Reading some full-size car detailing sites, I gathered it is a chemical scuff or so-called chemical sander, a surfacing agent that creates “tooth” for the paint to adhere to. People raved about the performance, but noted it’s hard to see if you’re getting good coverage with a clear primer. And since I wanted a white base, I needed to spray the whole mirror white next. Then I added color!Suzanne Forbes Gothic Rococo Insect frame 2017 collage WIP

The last picture is after the second color pass, with initial detail cleanup and color unification by means of dry brushing, washes and scumbling.

By Suzanne Forbes Gothic Rococo insect mirror 2017Here’s a detail shot of the frame after the pearl pass, made with a sheer pearl finish acrylic from the craft company Plaid’s FolkArt line. After the pearl coat, I added black glitter in clear acrylic varnish, “Extreme Glitter“. I used the pearl on the highlights and the black glitter on the midtone transitions into dark areas, but not the dark areas themselves.

I like these crafts paints for final coatings because they have a tough finish and will go on over most surfaces.

By Suzanne Forbes Gothic Rococo insect mirror 2017The last thing I added was a scattering of Swarovski crystals and iridescent crystal eyes.

By Suzanne Forbes Gothic Rococo insect mirror 2017I’m really happy with how the whole thing came out!

This piece is a hilarious mix of my BFA in Fine Arts/Painting, and thousands of hours studying action figure customizing and model making techniques.

I made an earlier version of this, a round bug mirror in blue and green shades, but I finished it right before we left for Germany.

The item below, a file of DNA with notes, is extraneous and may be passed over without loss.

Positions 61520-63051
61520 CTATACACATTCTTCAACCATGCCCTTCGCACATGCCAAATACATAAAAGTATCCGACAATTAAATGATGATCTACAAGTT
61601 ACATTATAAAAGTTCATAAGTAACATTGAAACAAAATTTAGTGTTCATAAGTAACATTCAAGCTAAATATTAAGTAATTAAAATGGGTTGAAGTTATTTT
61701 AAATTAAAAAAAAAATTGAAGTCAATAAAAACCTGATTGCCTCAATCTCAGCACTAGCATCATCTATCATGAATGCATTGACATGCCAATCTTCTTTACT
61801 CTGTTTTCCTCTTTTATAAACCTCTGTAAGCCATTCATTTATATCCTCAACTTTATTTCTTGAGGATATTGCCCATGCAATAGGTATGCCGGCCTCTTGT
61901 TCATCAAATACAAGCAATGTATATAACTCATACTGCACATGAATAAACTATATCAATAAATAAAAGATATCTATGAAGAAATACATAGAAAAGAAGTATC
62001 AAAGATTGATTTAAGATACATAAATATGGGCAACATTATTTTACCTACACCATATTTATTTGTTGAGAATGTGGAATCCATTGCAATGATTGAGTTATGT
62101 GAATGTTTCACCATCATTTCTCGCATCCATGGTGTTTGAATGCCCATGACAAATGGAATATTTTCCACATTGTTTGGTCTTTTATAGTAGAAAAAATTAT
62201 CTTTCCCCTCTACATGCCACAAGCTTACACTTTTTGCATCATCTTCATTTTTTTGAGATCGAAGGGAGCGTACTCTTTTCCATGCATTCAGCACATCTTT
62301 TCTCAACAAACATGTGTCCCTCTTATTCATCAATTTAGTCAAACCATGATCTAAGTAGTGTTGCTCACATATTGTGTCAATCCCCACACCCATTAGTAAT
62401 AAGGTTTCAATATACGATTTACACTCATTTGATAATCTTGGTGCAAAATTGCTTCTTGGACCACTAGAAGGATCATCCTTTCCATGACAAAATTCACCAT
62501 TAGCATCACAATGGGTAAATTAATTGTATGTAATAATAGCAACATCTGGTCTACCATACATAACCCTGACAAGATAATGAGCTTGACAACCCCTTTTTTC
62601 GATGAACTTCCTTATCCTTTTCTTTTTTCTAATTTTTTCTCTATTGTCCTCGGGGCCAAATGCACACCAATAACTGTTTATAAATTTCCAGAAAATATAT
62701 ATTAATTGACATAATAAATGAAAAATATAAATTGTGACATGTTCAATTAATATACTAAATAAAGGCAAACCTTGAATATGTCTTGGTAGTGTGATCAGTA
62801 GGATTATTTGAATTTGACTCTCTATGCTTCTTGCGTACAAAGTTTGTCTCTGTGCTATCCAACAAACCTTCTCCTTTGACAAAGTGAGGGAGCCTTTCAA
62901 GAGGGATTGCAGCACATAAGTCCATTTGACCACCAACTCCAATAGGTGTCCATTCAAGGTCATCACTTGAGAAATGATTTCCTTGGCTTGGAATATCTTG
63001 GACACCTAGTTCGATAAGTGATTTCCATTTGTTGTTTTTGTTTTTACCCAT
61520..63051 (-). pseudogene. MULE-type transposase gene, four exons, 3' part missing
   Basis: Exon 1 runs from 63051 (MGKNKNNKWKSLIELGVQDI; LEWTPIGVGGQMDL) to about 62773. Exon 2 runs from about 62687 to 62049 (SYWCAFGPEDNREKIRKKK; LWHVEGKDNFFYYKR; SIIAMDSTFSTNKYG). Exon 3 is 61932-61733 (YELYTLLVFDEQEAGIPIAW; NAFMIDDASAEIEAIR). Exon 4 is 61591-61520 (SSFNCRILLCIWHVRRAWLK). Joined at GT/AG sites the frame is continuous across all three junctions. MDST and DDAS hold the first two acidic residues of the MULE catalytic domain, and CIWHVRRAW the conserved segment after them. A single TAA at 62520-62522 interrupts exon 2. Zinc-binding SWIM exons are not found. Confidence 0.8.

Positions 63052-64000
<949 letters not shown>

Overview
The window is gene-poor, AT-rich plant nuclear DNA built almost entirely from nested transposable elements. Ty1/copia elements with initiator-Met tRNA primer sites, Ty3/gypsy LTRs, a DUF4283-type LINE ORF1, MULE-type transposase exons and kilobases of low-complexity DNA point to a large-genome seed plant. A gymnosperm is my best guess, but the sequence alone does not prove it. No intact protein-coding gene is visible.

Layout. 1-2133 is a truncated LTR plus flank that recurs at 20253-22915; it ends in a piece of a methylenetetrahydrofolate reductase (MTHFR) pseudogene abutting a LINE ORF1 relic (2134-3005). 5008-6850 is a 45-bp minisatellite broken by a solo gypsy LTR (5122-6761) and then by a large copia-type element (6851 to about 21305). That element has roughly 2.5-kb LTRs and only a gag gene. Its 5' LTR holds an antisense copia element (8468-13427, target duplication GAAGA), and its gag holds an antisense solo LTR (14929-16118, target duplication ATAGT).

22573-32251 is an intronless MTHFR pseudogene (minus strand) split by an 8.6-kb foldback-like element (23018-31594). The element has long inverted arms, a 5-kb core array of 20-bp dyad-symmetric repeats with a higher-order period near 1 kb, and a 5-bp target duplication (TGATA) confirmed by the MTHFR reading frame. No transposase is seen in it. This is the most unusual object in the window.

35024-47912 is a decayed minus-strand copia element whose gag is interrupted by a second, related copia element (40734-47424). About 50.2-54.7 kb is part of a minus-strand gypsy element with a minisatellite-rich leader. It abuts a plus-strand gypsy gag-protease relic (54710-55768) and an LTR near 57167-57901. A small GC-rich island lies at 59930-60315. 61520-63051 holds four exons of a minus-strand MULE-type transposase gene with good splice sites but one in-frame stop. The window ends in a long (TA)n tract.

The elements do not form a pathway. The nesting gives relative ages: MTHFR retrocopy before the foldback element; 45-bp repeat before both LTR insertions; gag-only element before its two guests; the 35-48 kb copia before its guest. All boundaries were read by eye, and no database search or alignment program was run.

I was terrified about leaving it in a hot storage locker in San Leandro for months, because there were so many coats of primer and different solvents involved in making it- not all of which might be fully off-gassed!

So I gave it to my friend Molly, instead.  And now I have my own.

No-Kill Butterfly Gallery finished at last!

No_Kill Butterfly Gallery with painting by Suzanne ForbesI’m not a vegan. I’m not even a vegetarian, except for a few years as a teenager.

But I’m honored to be part of a human race that has vegans in it. I’m proud to have friends who brave everything from significant daily inconvenience and expense to contemptuous discrimination in order to celebrate the sanctity of all life.

While I kill bugs all the time- I grew up in New York City, with cockroaches!- I generally only kill them if we’re competing for resources.

Otherwise, I let them be.*  In fact with spiders I even chat a little, like hey, thanks for your good work around the house. And as anyone who has been to my house knows, I am OBSESSED with bugs as a design motif. A friend visiting my apartment for the first time in ’98 said, “Wow, this place is insectaLICIOUS!”, and it’s only gotten buggier.